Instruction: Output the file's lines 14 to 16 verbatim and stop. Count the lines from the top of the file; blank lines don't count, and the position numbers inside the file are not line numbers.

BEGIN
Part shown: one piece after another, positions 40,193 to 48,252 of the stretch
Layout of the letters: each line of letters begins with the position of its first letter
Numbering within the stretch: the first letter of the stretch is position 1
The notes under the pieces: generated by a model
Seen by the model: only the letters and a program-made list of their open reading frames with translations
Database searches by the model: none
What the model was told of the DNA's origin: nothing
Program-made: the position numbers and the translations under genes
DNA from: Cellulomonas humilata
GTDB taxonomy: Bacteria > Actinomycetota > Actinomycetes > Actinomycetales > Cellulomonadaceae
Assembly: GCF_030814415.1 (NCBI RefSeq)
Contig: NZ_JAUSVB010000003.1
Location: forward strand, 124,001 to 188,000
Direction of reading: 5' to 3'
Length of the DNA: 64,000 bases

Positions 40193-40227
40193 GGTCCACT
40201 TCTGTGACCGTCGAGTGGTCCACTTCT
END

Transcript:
Direction of reading: 5' to 3'
Length of the DNA: 64,000 bases

Positions 40193-40227